France Bans Ketchup in Schools

Officials looking to protect waistlines—and culinary heritage.
France wants to keep ketchup off school lunchroom tables. (Photo: Getty Images)
Oct 7, 2011
Exec. Prod. of Franchises & Series. He previously reported for HuffPost, L.A. Daily Journal, and Biloxi Sun-Herald.

In an effort to promote healthy eating (and one suspects, French culinary tradition), French school officials have banned the use of ketchup on anything but French fries in cafeterias nationwide. And it's not the only lunchroom staple being told au revoir.

All fried foods, including nuggets and cordon-bleus, are being restricted to one meal per week. And the French lunch ladies will no longer put salt, mayo, vinaigrette (or the evil ketchup) out for kids to use as they please. They'll only be available "according to the dishes."

"France must be the global example for the quality of food, starting with children," French Agriculture and Food Minister Bruno le Maire told a Parisian newspaper.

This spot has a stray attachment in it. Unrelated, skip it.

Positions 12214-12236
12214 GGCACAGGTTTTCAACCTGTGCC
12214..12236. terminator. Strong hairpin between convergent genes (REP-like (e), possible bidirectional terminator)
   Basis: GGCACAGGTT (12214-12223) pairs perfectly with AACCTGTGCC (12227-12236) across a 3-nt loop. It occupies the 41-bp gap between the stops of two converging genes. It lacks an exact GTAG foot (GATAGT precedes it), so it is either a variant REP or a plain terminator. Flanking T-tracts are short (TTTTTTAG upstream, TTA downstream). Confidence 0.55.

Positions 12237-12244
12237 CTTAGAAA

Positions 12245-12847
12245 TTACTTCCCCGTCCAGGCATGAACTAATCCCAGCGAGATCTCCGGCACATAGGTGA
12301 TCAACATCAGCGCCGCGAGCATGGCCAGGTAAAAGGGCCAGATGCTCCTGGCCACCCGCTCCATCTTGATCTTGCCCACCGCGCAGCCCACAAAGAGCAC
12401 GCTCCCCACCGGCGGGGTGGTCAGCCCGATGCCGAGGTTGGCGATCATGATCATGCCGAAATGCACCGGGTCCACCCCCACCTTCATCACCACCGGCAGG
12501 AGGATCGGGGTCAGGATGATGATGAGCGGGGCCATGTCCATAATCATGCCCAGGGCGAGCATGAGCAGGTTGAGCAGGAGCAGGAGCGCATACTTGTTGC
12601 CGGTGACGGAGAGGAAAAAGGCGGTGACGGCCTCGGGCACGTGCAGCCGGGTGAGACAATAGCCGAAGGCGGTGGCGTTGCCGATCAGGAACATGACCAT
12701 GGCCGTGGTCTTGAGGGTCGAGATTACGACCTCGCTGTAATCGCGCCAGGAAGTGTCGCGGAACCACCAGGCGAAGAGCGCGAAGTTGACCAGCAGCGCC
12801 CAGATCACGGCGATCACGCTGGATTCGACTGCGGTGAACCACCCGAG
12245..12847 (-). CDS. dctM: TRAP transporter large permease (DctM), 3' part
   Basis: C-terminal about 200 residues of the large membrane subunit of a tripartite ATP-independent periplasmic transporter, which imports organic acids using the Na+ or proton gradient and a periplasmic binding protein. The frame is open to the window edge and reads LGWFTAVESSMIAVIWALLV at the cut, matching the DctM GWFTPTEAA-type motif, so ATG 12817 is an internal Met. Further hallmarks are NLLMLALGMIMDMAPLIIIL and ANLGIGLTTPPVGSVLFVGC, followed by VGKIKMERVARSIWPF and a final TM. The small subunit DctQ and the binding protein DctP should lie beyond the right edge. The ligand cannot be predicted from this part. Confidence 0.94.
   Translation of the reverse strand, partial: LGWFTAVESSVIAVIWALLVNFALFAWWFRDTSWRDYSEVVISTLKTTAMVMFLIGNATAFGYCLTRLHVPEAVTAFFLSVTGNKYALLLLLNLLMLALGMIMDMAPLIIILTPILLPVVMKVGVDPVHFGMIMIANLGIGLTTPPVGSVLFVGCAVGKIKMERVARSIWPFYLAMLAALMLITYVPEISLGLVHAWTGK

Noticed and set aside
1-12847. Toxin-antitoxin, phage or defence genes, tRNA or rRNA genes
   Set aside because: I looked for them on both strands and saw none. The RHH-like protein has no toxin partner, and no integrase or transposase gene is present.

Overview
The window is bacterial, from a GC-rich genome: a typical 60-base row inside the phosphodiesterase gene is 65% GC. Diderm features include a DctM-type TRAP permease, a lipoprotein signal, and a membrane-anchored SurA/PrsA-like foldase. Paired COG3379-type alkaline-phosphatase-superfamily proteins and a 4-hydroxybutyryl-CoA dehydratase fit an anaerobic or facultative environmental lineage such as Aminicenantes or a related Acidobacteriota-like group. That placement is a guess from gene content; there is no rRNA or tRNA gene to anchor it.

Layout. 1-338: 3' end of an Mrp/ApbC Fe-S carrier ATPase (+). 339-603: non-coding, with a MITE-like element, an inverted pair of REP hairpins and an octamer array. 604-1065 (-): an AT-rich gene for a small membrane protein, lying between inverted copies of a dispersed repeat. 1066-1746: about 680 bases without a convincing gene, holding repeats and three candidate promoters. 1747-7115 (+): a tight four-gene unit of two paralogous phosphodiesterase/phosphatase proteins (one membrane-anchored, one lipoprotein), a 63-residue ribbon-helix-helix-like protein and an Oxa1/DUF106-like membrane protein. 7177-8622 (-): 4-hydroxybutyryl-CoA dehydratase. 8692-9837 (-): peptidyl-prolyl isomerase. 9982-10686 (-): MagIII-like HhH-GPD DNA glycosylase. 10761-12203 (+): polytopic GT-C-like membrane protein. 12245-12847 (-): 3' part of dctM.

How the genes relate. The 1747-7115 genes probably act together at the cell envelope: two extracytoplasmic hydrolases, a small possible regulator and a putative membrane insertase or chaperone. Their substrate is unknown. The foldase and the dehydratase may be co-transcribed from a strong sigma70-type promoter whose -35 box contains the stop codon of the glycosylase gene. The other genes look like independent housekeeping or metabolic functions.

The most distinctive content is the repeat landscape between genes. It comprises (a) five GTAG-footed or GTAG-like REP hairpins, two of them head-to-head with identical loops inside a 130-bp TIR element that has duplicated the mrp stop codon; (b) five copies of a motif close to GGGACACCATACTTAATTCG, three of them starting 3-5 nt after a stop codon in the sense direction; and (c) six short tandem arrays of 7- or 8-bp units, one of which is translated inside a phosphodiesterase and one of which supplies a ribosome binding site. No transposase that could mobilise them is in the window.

Le Maire complained that school menus weren't respecting nutritional guidelines, so it was up to the government to draw up rules that forced students to eat healthier meals. 

French fries (which, remember, aren't even French), will be limited to once a week. 

And, while the good French agriculture minister didn't come out and say it, some are suspecting that a fervent desire to protect kids' waistlines isn't the only thing motivating the ketchup ban. Some are whispering that there's more than a little Gallic pride at play here. Ketchup, after all, is that most American of condiments...

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